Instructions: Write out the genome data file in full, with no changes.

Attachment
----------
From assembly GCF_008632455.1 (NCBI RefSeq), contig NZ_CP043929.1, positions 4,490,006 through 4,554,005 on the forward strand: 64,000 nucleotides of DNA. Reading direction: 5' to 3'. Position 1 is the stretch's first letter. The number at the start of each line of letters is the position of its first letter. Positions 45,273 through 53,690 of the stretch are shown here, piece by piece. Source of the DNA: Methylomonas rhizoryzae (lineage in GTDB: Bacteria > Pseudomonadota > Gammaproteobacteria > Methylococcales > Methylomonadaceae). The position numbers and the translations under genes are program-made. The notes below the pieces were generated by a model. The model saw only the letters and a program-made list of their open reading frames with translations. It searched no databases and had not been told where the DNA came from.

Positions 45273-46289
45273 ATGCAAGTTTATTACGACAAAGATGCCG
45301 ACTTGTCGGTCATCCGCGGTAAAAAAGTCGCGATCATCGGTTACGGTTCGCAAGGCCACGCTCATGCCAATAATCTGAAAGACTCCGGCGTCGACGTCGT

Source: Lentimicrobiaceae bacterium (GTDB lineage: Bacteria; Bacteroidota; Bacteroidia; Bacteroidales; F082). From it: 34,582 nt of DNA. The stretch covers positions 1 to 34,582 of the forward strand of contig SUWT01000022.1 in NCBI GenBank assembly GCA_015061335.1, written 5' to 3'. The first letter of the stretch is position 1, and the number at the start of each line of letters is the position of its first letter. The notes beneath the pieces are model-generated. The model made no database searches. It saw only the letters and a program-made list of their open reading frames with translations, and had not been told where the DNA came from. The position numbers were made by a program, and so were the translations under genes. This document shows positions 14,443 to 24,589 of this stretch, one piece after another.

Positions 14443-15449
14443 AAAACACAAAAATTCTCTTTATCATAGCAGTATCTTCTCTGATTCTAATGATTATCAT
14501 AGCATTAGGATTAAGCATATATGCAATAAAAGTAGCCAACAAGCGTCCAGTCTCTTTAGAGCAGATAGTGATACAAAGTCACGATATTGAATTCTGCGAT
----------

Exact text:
From assembly GCF_008632455.1 (NCBI RefSeq), contig NZ_CP043929.1, positions 4,490,006 through 4,554,005 on the forward strand: 64,000 nucleotides of DNA. Reading direction: 5' to 3'. Position 1 is the stretch's first letter. The number at the start of each line of letters is the position of its first letter. Positions 45,273 through 53,690 of the stretch are shown here, piece by piece. Source of the DNA: Methylomonas rhizoryzae (lineage in GTDB: Bacteria > Pseudomonadota > Gammaproteobacteria > Methylococcales > Methylomonadaceae). The position numbers and the translations under genes are program-made. The notes below the pieces were generated by a model. The model saw only the letters and a program-made list of their open reading frames with translations. It searched no databases and had not been told where the DNA came from.

Positions 45273-46289
45273 ATGCAAGTTTATTACGACAAAGATGCCG
45301 ACTTGTCGGTCATCCGCGGTAAAAAAGTCGCGATCATCGGTTACGGTTCGCAAGGCCACGCTCATGCCAATAATCTGAAAGACTCCGGCGTCGACGTCGT

Source: Lentimicrobiaceae bacterium (GTDB lineage: Bacteria; Bacteroidota; Bacteroidia; Bacteroidales; F082). From it: 34,582 nt of DNA. The stretch covers positions 1 to 34,582 of the forward strand of contig SUWT01000022.1 in NCBI GenBank assembly GCA_015061335.1, written 5' to 3'. The first letter of the stretch is position 1, and the number at the start of each line of letters is the position of its first letter. The notes beneath the pieces are model-generated. The model made no database searches. It saw only the letters and a program-made list of their open reading frames with translations, and had not been told where the DNA came from. The position numbers were made by a program, and so were the translations under genes. This document shows positions 14,443 to 24,589 of this stretch, one piece after another.

Positions 14443-15449
14443 AAAACACAAAAATTCTCTTTATCATAGCAGTATCTTCTCTGATTCTAATGATTATCAT
14501 AGCATTAGGATTAAGCATATATGCAATAAAAGTAGCCAACAAGCGTCCAGTCTCTTTAGAGCAGATAGTGATACAAAGTCACGATATTGAATTCTGCGAT